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The Ladies European Tour’s CEO Mark Lichtenhein believes there is a male centric attitude amongst media outlets.

His comments come following a number of female players asking for better media coverage of the women’s game.

“Traditionally, the media has been very male centric. It is a male eco system,” Lichtenhein told

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“Paid TV has been built around men’s sport and the market place is very male centric – that’s how paid TV has established itself. It’s not built upon the back of women’s sport.

“You take Georgia Hall winning the Women’s British Open last year for example. There were a lot of media covering that event but I don’t think any national newspaper had Georgia on the front page. It would have been completely different in the men’s game if any Englishman had won the Open. Irrespective of how well known he was, he would definitely be on the front page.”

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Despite the focus on male sport, Lichtenhein believes there is cause for optimism, pointing towards the extensive coverage of the FIFA Women’s World Cup and the upcoming Solheim Cup, which he said will attract eyes.

According to him, the landscape is shifting.

“It is changing, but it’s not going to happen overnight. I think it’s all going in the right direction. It is just a question of how quickly that can happen.”

Lichtenhein also revealed that the LET has some big plans on the horizon to boost coverage and the sustainability of women’s golf in Europe.

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“In the June and July months, we should be playing in Scandinavia and Central Europe but we are currently not doing that. We have good projects in the pipeline on those fronts in the coming years.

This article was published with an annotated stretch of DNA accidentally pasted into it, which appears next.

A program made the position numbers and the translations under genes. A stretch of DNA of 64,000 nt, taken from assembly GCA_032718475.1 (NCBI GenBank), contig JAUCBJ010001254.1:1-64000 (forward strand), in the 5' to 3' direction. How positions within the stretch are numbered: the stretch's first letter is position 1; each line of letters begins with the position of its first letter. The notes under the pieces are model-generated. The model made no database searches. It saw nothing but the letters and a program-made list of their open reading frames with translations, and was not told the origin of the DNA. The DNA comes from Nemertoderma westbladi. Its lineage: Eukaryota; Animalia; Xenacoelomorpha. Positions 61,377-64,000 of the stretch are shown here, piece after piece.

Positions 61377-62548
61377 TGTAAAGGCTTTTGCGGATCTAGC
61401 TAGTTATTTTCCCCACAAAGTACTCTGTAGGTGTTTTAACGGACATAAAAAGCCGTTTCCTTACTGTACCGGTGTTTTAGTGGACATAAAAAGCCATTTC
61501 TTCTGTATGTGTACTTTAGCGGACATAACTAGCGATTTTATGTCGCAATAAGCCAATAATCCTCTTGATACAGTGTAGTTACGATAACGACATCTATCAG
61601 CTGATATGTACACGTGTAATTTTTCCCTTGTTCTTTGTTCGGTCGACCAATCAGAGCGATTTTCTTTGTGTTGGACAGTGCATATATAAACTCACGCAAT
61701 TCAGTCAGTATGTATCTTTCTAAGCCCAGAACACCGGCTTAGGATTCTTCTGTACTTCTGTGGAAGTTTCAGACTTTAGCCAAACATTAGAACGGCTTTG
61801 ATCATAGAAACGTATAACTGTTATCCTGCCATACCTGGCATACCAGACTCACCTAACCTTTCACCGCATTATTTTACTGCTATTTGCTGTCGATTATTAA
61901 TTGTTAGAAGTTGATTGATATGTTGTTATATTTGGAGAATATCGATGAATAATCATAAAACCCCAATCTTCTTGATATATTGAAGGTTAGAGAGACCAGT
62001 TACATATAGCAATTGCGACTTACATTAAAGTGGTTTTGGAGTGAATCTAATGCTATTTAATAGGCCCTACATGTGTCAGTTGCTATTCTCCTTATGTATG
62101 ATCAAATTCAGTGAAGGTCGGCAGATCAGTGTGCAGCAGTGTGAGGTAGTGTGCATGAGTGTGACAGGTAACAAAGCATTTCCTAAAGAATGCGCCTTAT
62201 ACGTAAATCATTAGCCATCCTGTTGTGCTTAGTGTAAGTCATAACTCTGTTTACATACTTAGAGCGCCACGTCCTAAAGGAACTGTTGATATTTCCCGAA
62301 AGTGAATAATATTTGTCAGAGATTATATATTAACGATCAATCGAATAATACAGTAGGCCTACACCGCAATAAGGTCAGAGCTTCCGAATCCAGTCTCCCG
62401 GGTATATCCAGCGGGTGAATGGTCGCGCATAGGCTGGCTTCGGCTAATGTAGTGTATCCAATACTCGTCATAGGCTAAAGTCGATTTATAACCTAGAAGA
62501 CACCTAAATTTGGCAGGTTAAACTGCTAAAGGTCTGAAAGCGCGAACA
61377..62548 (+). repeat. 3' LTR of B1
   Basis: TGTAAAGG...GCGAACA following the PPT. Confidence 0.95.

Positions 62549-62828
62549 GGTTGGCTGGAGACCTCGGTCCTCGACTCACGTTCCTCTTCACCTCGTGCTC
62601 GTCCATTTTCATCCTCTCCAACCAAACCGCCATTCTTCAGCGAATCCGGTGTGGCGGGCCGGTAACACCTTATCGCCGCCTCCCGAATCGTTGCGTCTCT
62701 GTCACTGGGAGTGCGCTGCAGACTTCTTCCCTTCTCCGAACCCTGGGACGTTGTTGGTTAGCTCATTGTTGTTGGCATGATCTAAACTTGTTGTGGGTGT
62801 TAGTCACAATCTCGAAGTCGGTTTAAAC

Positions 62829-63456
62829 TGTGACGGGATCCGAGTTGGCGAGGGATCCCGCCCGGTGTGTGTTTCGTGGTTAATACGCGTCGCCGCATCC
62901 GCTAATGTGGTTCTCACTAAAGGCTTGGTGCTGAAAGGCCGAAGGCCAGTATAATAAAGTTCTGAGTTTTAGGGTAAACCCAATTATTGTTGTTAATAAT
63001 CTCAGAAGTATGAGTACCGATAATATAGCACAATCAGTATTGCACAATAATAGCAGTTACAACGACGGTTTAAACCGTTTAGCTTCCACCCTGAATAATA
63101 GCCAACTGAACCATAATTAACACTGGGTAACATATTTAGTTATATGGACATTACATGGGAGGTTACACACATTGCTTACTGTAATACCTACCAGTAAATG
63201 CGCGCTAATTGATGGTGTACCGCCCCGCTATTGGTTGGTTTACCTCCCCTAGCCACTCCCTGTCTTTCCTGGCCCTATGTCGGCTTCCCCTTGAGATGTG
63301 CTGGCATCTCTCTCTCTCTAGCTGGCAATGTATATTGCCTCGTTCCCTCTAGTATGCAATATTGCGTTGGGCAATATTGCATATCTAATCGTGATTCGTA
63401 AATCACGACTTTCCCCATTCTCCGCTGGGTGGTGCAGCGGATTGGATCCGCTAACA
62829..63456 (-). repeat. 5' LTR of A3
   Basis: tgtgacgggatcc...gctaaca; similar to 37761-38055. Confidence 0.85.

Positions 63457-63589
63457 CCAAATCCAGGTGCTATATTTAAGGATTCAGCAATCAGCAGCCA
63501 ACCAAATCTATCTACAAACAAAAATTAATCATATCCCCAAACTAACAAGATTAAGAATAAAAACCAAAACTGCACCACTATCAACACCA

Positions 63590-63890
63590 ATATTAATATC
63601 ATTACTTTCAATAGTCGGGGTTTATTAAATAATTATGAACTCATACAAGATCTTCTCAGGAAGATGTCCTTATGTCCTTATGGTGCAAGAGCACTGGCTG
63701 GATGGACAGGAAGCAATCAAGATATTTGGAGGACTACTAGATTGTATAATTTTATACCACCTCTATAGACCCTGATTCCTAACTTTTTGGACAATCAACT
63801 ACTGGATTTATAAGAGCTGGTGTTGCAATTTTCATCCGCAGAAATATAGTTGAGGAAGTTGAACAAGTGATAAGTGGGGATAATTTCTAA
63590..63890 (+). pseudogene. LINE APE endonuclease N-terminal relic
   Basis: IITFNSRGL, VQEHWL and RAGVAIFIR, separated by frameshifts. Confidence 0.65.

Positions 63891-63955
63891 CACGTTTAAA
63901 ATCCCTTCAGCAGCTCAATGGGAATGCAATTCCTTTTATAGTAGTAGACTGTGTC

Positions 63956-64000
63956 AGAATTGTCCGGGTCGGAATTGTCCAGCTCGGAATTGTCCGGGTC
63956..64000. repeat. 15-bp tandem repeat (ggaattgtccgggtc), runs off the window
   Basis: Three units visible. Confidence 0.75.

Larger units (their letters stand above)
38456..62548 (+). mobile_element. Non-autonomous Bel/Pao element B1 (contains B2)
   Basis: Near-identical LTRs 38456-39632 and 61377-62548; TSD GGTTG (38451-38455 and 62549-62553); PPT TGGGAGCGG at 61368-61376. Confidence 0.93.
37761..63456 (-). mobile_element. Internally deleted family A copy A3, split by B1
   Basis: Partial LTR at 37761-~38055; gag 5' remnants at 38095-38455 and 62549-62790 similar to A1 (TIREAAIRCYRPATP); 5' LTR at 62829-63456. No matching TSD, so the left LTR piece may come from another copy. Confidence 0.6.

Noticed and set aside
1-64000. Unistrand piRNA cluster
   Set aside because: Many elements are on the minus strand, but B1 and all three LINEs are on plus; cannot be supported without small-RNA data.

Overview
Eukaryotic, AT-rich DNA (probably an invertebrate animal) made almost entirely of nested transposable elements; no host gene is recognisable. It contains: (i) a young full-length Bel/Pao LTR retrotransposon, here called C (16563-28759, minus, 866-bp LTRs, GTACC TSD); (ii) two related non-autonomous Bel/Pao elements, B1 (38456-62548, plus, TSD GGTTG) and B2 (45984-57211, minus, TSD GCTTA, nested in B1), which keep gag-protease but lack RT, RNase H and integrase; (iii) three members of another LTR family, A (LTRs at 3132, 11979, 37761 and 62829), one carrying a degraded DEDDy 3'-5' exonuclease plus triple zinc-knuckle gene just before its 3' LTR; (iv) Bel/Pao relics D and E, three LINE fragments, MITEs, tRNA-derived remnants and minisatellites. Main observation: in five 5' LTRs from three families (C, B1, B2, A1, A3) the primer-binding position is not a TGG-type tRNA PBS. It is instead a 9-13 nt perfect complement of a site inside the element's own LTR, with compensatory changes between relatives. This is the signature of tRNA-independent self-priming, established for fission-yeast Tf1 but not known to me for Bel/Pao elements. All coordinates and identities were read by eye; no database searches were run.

“We need to have our core market supporting women’s golf. It does already in France and Spain where we have terrific support from the federations but that’s not reflected in the same way in central Europe. Hopefully that will change in the coming years.”

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With initial plans to add a few more events brewing, the LET boss said he wants ten more events on the tour by 2024.

“I think if we can get to 30 events in the next four or five years, then that is a sustainable future for the LET. That then means there is a viable alternative to players who want to earn a living playing golf but can’t or don’t want to go to America.”

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Lichtenhein added that, despite the draw of the LPGA, it’s crucial for the LET to maintain its pull.

“I don’t see why there has to be just one main tour because I think that would be detrimental to the growth of golf in Europe. Europe needs to have a sustainable future in golf in order to have the best Europeans to be able to compete with the best players in the world.”

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